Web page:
With its erect, flowering spikes and masses of golden-yellow fall foliage, this unique deciduous shrub has a picturesque presence in shady areas. Its tiered branching and large leaves form undulating mounds at least 6-12 feet tall and almost twice as wide. Prominent “bottlebrushes” of white flowers with pink stamens bloom in June and July, followed by dark, shiny seeds resembling those of the buckeye tree (the seed looks like the eye of a deer).
Bottlebrush buckeye is easy to grow, thriving in a wide range of moist, well-drained soils in part shade. It’s native to the southeastern US, where its leaves are prone to leaf scorch in full sun. In northern climates, the plant may be able to handle full sun. It also flourishes in full shade, though it produces fewer flowers. While not aggressive, it spreads by suckers to form colonies and needs plenty of room to grow. It is more tolerant of disease and insects than most buckeyes.
Bottlebrush buckeye’s beauty is typical of those in the genus Aesculus, which contains the horse chestnut tree and other species of buckeyes. The large, palmated leaves (like a hand with outstretched fingers) have five to seven leaflets that emerge bronze and change to deep green. Unlike other buckeyes, bottlebrush retains its leaves into fall, when they morph into a gorgeous, rich yellow. The lowest branches are horizontal and often rest on the ground, while the other branches grow in an elegant, curving fashion. Cylindrical spikes of feathery white flowers stand impressively above the foliage in early summer after other eastern buckeyes have finished blooming. The distinctive seeds develop in pear-like capsules.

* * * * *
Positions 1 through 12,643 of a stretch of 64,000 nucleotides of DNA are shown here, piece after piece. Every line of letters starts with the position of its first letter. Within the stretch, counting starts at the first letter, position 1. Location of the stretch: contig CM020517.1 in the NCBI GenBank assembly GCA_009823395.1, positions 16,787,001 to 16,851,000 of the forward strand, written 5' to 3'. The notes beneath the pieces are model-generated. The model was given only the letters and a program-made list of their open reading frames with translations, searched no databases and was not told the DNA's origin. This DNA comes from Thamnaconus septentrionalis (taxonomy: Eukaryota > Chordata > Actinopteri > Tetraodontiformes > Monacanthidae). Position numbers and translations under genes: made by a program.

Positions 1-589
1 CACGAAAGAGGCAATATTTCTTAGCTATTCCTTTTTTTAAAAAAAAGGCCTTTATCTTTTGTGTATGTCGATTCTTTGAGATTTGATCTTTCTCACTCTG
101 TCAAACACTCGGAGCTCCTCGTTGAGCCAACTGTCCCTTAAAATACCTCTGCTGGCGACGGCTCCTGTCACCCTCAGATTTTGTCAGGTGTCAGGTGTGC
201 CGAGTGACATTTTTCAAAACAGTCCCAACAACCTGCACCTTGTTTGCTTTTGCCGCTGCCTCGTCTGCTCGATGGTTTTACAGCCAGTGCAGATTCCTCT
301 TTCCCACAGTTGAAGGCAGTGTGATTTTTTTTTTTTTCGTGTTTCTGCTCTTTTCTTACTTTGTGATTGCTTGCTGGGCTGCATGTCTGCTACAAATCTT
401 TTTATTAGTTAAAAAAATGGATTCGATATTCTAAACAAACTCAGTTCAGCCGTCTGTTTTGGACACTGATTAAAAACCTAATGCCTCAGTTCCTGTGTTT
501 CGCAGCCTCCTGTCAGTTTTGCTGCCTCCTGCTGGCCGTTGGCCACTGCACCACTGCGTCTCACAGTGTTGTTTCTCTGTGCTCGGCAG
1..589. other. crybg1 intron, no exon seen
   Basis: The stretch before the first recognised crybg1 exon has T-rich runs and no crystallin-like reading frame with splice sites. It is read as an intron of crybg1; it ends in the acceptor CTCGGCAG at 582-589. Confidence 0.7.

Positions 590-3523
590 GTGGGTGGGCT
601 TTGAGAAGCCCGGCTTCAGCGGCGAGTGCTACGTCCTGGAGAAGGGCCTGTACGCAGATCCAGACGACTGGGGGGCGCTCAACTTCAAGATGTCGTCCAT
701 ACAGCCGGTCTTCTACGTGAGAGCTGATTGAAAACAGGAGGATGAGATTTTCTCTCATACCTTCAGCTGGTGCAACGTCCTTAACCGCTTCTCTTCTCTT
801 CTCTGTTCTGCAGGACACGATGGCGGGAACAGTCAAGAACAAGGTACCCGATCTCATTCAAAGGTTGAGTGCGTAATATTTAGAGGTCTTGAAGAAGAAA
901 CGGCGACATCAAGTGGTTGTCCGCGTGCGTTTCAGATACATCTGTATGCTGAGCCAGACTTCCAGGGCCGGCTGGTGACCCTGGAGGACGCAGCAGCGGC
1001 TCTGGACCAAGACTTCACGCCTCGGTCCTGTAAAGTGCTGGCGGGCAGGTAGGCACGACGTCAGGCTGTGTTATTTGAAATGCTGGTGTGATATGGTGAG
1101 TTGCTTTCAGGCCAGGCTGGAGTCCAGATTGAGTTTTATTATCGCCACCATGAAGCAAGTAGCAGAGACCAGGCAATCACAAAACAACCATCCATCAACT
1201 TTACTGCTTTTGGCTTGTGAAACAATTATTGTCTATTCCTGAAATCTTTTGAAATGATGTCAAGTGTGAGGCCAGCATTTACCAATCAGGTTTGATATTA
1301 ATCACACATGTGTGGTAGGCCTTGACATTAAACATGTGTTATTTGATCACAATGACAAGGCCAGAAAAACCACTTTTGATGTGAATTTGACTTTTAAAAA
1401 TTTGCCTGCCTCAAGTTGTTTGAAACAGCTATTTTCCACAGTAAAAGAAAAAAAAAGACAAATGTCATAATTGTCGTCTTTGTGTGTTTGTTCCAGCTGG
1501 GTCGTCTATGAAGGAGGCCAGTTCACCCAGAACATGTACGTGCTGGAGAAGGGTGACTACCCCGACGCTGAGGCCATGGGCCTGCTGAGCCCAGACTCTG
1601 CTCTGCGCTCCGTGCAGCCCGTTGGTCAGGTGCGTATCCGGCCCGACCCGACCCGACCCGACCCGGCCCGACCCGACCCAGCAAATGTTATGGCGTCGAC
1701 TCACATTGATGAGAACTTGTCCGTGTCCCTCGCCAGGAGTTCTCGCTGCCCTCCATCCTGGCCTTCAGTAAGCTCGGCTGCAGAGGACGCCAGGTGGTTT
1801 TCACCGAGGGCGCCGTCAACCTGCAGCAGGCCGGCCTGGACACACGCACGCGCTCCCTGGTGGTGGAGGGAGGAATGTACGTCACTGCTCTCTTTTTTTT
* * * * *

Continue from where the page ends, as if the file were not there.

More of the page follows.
Native habitats include woodlands, wooded bluffs, stream banks, moist ravines, and roadsides. The large, dark green leaves are ideal for showcasing the forms and colors of companion plants or for providing privacy and hiding undesirable views. They’re short enough to grow under telephone wires. Use them as specimen plants or mass them under trees or in the backs of borders.
Grows 6-15’ tall and 12-15’ wide. In ideal conditions, plants may become larger.
Performs best in dappled shade but will grow in full sun or full shade.
Grows in moist, well-drained soils, including sand, loam, clay, and acidic.
Four-petaled flowers are ½” wide with prominent pink stamens with pink to red anthers. Flowers occur in clusters that are 8-12” long and 2-4” wide. Pear-shaped fruits are 1-3” around and contain polished brown seeds. Fewer seeds are produced in northern settings.
Palmately compound leaves have 5-7 leaflets with serrated margins that are 3-8” long and 1-4” wide. They emerge bronze, turn deep green, and change to golden yellow in fall.
Multiple stems are covered with gray or silver bark.
Host plant for 37 species of Lepidoptera larvae, including 6 specialist moths and hickory tiger and imperial moths. Attracts solitary and other species of bees, swallowtails and monarchs, hummingbirds, and other pollinators. Squirrels love the seeds, and deer tend to ignore the plant.
Medicinal, Edible, and Other Uses:
The plant has been used to treat colic, piles, constipation, and whooping cough.
Both the seeds and leaves are poisonous to humans, livestock, and pets. However, Native Americans slow-roasted the nuts, then rinsed them in streams to render them edible.
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